Three very clear trends will transform manufacturing in the coming years. Additive Manufacturing changes the fundamental ways parts are designed and created. Connected devices make operations more visible and expand the ability to run operations remotely. Automation and robotics refashion jobs as costs plummet and capabilities explode. These clear and unstoppable trends will impact all of us.
The McKinsey Global Institute (MGI) just issued an expansive new study on automation, “Jobs Lost, Jobs Gained: Workforce Transitions in a Time of Automation.” The report examines employment changes across 800 occupations in six benchmark countries. They identify the content in each of those occupations that is most susceptible to automation and estimate its overall impact on those positions. MGI analysis shows that up to 32% of the workforce – some 166 million jobs – may be affected by automation and force shifts to new occupations. This issue affects all of us – not just those in manufacturing.
According to MCI, the speed of these changes depends on four factors: wage levels, demand growth, demographics, and the mix of sectors and occupations within the larger economy. Areas with higher wages can build a stronger business case for automation. The strength of economic growth and the proclivity for innovation create additional product demand that also spurs the case for automation. Regions with declining workforces and an aging population make automation easier to justify. Finally, economies with a mix of sectors and occupations most susceptible to automation can expect to see rapid change. The U.S. – and especially a state like Wisconsin – ranks high on all four dimensions and will be at the forefront of operational automation.
We’re in the crosshairs of automation change and we need to shift our focus to the most vital issue. No, it’s not lost jobs. It’s worker redeployment. Labor markets always adjust to technology shocks and this time will be no different. The MGI report agrees with the historical precedent that there will be new jobs for people to fill. We will have jobs and the displaced people needed to fill them. Therefore, our support systems must shrink the time it takes to redeploy these workers and minimize the transition friction that could cause the economy to falter and wages to stagnate.
Unfortunately, our traditional educational models and institutions are not set up to meet the challenge. Michael Chui, one of the MGI study authors said it best: “We do a good job educating people during the first 20 years of their life and a terrible job after that.” I agree. Don’t worry about our kids. They understand this technology and the need it creates for lifelong learning. The real issue surrounds retooling old dogs like me; providing on and off ramps for us to engage the education system as we need to rebuild and refresh our skills. Our present education paradigm doesn’t provide for these needs, and it certainly isn’t fast or flexible enough to respond to these new challenges.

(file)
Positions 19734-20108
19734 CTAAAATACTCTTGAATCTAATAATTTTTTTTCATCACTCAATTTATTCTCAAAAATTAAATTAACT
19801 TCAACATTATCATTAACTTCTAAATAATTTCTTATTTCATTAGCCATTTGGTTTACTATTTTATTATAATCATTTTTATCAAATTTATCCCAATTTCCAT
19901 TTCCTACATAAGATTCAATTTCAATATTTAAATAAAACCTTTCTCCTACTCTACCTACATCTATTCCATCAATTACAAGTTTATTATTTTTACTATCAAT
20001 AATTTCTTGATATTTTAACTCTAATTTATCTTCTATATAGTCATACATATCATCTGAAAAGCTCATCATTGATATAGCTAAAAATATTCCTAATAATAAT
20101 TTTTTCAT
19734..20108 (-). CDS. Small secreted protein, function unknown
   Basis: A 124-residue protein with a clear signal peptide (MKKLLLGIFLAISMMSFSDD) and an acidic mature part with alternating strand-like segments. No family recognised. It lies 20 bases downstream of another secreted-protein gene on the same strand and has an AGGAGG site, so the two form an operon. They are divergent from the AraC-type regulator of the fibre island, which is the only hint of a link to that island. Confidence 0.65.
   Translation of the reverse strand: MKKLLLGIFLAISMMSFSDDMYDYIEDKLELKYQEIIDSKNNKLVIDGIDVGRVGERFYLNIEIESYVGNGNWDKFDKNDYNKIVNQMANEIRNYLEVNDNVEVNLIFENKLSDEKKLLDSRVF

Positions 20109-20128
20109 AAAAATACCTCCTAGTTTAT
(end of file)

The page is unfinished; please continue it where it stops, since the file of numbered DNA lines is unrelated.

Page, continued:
If we’re going to succeed in this new environment, we need to change this paradigm and it will be up to business to lead the effort – not just for the greater good of society – but also for their own self-interest. Companies will need more effective redeployment of displaced workers to grow their businesses because the limited labor supply makes it necessary to engage all available workers.
Early efforts look promising in Wisconsin manufacturing. Leading manufacturers partner with our technical colleges, targeting critical needs and developing quick, targeted responses. These efforts become even more effective when backed by a bit of public funding and strong local support. Successful initiatives led by industry focus on critical, immediate needs and new ways to address them.
It’s a good start. Still, we must become quicker and more flexible. The earliest initiatives focused on chronic issues facing manufacturing operations, like the shortage of welders. The new economy will make new demands as we shift from lower-skill to more technical skill jobs and create new jobs that don’t exist today. Automation acceleration makes it even more critical to identify and quickly react to these opportunities. Company leaders must engage in catalyzing solutions that reduce transition friction.
Companies that want their organizations to survive and thrive must shape and lead these efforts. Talented workers will become the scarcest resource as Baby Boomers retire and workforce growth stagnates. Under these constraints, we will need to engage every able body to keep the economy healthy and growing. Treating workers as expendable components will no longer work. Plus, the next wave of displaced workers is likely to be older, requiring a different approach than most organizations can currently execute. We cannot afford to lose their experience and expertise. This challenge requires industry to lead a fast, flexible private-public coalition to minimize transition friction.
Are you engaged? It doesn’t matter who you are or what you do. If you are doing what you’ve always done, you’re falling behind. Feeling comfortable? If so, then you’re probably missing something critical and are at-risk. Engaged leaders are working tirelessly to transform the future and it’s bound to impact you. This situation reminds me a bit of the old gambler’s saying, “If you don’t know the easy mark at the table, it’s probably you.” Something similar is true now. If you don’t know how you will personally transform the future, you’re already obsolete.
It’s time to jump in, engage and stretch your limits so you can make progress. Stay comfortable at your own peril!